I had wanted to see the gardens of Japan for many years.
I was lent some books on the subject, and made lists of the gardens I wanted to visit. The photographs were so exquisite.
I realise now that these photographs were mainly details, rather than generalised views.
Having now been to Japan, I believe that the Japanese garden is essentially one of individual experience. Designed to be absorbed either through a meditative view on a single scene from a single viewpoint or experienced sequentially on moving through the space – each detail taken as a single moment.
Another, now obvious, facet of the Japanese Garden is its integral relationship with Buddhism and the monastic life. Of the gardens I visited in Kyoto almost none were purely secular. This is in complete contrast to the vast majority of historic gardens in the Western world. So, of course, the experience is quite different.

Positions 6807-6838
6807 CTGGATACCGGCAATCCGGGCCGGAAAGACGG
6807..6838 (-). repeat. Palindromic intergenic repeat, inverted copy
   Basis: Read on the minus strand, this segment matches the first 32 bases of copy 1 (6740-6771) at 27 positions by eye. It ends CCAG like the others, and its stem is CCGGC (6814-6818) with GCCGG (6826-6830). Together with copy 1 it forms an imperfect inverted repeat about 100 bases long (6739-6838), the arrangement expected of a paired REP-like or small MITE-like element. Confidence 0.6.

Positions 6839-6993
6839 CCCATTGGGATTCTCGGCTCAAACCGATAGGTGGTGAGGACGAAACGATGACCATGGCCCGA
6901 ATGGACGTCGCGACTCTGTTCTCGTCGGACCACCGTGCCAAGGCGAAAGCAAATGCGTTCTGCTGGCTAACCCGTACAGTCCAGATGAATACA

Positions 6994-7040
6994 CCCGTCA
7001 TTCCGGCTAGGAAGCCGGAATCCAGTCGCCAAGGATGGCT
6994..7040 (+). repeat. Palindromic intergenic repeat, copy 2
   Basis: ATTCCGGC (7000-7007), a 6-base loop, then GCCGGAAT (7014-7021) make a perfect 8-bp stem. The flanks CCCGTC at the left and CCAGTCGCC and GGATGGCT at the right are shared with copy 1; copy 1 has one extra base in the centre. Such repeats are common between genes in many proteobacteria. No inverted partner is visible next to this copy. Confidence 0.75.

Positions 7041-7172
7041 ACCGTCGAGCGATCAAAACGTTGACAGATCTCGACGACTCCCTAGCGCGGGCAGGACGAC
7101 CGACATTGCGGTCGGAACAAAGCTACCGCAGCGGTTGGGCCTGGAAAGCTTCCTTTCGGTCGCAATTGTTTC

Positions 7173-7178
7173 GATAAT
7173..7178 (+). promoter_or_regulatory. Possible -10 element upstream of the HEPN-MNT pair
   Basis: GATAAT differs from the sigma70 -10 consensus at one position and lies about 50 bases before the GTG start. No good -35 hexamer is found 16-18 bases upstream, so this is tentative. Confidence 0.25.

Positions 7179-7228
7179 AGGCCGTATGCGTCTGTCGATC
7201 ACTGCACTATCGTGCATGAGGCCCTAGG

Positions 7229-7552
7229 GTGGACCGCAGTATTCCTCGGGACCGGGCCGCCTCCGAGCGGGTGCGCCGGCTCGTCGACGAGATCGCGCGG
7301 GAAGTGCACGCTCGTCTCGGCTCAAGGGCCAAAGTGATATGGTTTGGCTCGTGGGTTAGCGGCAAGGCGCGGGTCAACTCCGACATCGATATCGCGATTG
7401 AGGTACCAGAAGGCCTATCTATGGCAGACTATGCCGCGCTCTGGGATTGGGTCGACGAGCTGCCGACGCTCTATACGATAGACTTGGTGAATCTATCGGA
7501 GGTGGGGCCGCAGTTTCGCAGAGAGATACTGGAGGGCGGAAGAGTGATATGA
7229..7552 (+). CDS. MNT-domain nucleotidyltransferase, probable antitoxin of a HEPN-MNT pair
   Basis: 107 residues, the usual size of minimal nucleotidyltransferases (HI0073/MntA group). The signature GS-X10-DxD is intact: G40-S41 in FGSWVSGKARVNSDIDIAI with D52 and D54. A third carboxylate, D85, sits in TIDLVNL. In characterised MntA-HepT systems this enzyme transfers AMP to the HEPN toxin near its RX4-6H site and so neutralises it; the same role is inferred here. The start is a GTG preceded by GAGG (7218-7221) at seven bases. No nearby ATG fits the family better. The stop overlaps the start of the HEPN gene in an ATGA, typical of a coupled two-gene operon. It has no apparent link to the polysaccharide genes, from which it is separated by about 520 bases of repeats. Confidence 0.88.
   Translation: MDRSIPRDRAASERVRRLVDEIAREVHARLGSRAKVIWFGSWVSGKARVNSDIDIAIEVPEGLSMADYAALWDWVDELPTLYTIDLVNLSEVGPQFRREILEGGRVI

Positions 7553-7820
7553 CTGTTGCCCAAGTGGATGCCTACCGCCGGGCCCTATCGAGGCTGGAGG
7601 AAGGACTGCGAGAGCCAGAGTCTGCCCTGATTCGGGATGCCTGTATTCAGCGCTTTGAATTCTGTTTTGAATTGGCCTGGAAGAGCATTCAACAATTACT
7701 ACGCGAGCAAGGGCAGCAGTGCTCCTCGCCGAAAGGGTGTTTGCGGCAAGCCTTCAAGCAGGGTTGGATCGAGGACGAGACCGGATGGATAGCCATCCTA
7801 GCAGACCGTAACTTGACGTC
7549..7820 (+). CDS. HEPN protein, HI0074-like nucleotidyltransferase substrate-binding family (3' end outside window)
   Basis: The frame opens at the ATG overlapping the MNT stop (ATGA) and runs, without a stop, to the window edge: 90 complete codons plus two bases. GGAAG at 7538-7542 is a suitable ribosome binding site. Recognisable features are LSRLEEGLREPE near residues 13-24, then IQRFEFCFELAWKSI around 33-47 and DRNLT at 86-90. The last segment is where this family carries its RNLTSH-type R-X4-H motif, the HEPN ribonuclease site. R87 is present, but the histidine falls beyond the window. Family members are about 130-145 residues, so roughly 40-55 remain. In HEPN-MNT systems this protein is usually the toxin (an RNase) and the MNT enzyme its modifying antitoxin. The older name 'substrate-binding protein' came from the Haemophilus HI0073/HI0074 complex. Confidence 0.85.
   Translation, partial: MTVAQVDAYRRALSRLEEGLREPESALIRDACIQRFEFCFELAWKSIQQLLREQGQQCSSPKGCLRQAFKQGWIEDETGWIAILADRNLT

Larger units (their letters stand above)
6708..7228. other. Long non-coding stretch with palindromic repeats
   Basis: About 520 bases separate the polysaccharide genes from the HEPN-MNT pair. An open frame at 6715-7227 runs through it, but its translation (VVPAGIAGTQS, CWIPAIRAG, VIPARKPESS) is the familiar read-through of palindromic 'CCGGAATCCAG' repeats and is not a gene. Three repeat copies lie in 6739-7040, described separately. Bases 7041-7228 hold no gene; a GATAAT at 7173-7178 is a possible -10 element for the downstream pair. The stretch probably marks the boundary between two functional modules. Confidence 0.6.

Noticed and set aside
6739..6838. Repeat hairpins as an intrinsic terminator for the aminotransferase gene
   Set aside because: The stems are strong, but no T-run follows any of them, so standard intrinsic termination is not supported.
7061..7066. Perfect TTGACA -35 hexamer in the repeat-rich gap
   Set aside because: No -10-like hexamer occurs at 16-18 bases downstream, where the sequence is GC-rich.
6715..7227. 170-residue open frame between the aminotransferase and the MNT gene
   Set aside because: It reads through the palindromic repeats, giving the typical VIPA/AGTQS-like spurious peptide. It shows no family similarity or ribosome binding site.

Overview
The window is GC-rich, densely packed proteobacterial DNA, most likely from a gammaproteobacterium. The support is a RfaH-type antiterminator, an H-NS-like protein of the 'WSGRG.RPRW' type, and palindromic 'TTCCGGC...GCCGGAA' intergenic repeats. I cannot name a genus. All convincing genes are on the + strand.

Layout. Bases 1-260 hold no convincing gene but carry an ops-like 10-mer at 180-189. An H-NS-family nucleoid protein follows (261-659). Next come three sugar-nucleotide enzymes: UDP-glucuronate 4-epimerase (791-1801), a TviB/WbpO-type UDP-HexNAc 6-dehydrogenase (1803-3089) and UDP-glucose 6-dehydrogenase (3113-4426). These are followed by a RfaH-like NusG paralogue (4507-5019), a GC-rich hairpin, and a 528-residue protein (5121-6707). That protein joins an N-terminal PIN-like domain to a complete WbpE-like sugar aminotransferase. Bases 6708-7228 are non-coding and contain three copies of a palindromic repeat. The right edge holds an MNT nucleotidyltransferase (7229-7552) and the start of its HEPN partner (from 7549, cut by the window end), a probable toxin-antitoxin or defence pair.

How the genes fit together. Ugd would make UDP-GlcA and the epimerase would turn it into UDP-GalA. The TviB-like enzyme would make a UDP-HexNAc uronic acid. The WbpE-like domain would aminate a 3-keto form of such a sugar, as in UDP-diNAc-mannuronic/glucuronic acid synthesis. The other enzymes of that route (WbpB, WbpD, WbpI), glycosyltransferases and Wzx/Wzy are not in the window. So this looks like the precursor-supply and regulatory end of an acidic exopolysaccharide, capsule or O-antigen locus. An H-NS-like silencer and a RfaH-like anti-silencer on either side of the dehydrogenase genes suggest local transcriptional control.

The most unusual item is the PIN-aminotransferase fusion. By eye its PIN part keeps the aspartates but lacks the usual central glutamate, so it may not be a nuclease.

As with any other art form, a garden, like music or poetry, can profoundly affect your state of mind and in Japan that is exactly what was intended.
In the barest ‘ Kare-sansui’ gardens of rock and sand there is a calm that one rarely encounters elsewhere.
The rocks, the moss and the carefully raked sand are in eternal harmony.
It is impossible not to be touched by it